Our key takeaway: Companies are increasingly expected to reduce their supply chain-related emissions, which forms the largest percentage of their total GHG emissions. Notably, scope 3 emissions are “on average 11.4 times larger than direct emissions from operations.” For many companies, addressing scope 3 emissions may seem like a formidable challenge given the nature of global, interconnected supply chains and limited visibility over operations and impacts. This is a valid concern, however, the SBTi guidance on supplier engagement targets offers a way for companies to address their scope 3 emissions when they lack, or perceive to lack, this visibility. The focus of this approach is engaging with suppliers to set their own near-term science-based targets (SBTs) at different stages of the process, which includes 1) selecting the right suppliers for the right targets; 2) securing internal buy-in; 3) target implementation; 4) enabling and tracking supplier performance; and 5) monitoring and reporting target progress. A key theme of this approach is three-fold. Secure internal buy-in by tailoring the business case for setting supplier engagement targets to each team. Work with other business functions, such as sustainability and compliance teams, to capitalise on common objectives, synergies and processes. Support suppliers in capacity training, knowledge sharing, and other collaborative efforts so they have the means to set and implement effective SBTs.
SBTi published Engaging supply chains on the decarbonisation journey: A guide to developing and achieving scope 3 supplier engagement targets (June 2023) on how companies can use supplier engagement targets to address their scope 3 emissions reduction:
- Why does supplier engagement matter to companies? The report highlights several reasons why supplier engagement on scope 3 emissions is important: 1) Many companies must tackle their supply chain-related emissions in order to significantly reduce their overall GHG emissions and meet their net-zero targets. Indeed, scope 3 emissions are the largest source of emissions for many companies, which are “on average 11.4 times larger than direct emissions from operations”; 2) Companies face increasing pressure from key stakeholder groups, such as investors, customers and employees, to address their environmental impact across the full value chain; 3) Supplier engagement offers a way for companies to influence decarbonization efforts within their supply chain, especially when “granular emissions data is challenging to track or unavailable”; and 4) There are business opportunities to a supplier engagement approach, which includes higher-quality supplier relationships, and enhanced “efficiency, transparency, and resilience across the value chain.”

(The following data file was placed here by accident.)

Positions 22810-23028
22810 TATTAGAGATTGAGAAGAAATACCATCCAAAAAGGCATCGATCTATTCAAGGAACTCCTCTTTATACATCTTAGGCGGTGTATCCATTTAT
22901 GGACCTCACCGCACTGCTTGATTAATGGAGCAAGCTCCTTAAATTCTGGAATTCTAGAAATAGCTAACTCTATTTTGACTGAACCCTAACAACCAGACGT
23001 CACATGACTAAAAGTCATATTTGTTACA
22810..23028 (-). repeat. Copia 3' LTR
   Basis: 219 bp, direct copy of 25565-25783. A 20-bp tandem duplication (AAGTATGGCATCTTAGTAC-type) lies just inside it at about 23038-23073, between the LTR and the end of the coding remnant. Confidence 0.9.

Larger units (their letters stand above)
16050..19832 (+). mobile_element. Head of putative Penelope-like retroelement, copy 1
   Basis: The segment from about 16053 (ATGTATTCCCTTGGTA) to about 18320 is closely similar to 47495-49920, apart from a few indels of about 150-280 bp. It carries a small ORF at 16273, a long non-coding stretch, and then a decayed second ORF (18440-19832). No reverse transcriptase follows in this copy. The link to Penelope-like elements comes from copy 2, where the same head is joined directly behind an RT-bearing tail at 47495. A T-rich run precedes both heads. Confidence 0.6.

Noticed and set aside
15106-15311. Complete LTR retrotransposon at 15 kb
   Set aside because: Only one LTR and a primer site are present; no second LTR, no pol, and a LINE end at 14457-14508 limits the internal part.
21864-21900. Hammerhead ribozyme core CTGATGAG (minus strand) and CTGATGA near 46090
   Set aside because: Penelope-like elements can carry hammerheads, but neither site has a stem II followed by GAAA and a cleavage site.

- How can companies work with suppliers to set their own emissions reduction pathways (Steps 1 and 2)?: The report breaks down the supplier engagement journey into five key steps: 1) Selecting the right suppliers for the right target; 2) Securing Internal Buy-In; 3) Target Implementation; 4) Enabling and tracking supplier performance; and 5) Monitoring and reporting target progress. Companies must first map their value chain (upstream and downstream) to calculate their scope 3 emissions; consider whether a supplier engagement approach is appropriate; for most companies, purchased goods and services, capital goods, and upstream transportation and distribution, make up the greatest share of supply chain-related emissions; and determine which supply chain actors are included in the target. The second step is to identify internal stakeholders who play an important role in setting, evaluating and implementing these targets. Relevant teams can include senior leadership; sustainability/ESG teams; sourcing and procurement; compliance/legal; product; accounting/finance. It is important to secure the buy-in from these teams from the start by considering the following questions - “What are these audiences’ primary concerns? What level of SBT knowledge-building is required? How should benefits or opportunities of the new initiative be framed for each group?”
- How can companies work with suppliers to set their own emissions reduction pathways (Steps 3, 4 and 5)?: The report states that target implementation should begin as soon as internal buy-in is secured. This includes designating team roles and responsibilities; defining supplier expectations and timelines such as setting SBT-aligned targets within the five-year target timeframe; communicating with suppliers on SBT expectations, relevant materials they can use, and why certain data and information will be requested; and implementing a supplier information or data-collection solution. The fourth step is enabling and tracking supplier performance, which includes training suppliers on how to calculate emissions and set SBTs, categorizing supplier performance based on program maturity, and incentivising suppliers to set SBTs. The fifth step is tracking progress on engagement targets and continually updating the supplier list to reflect business trends.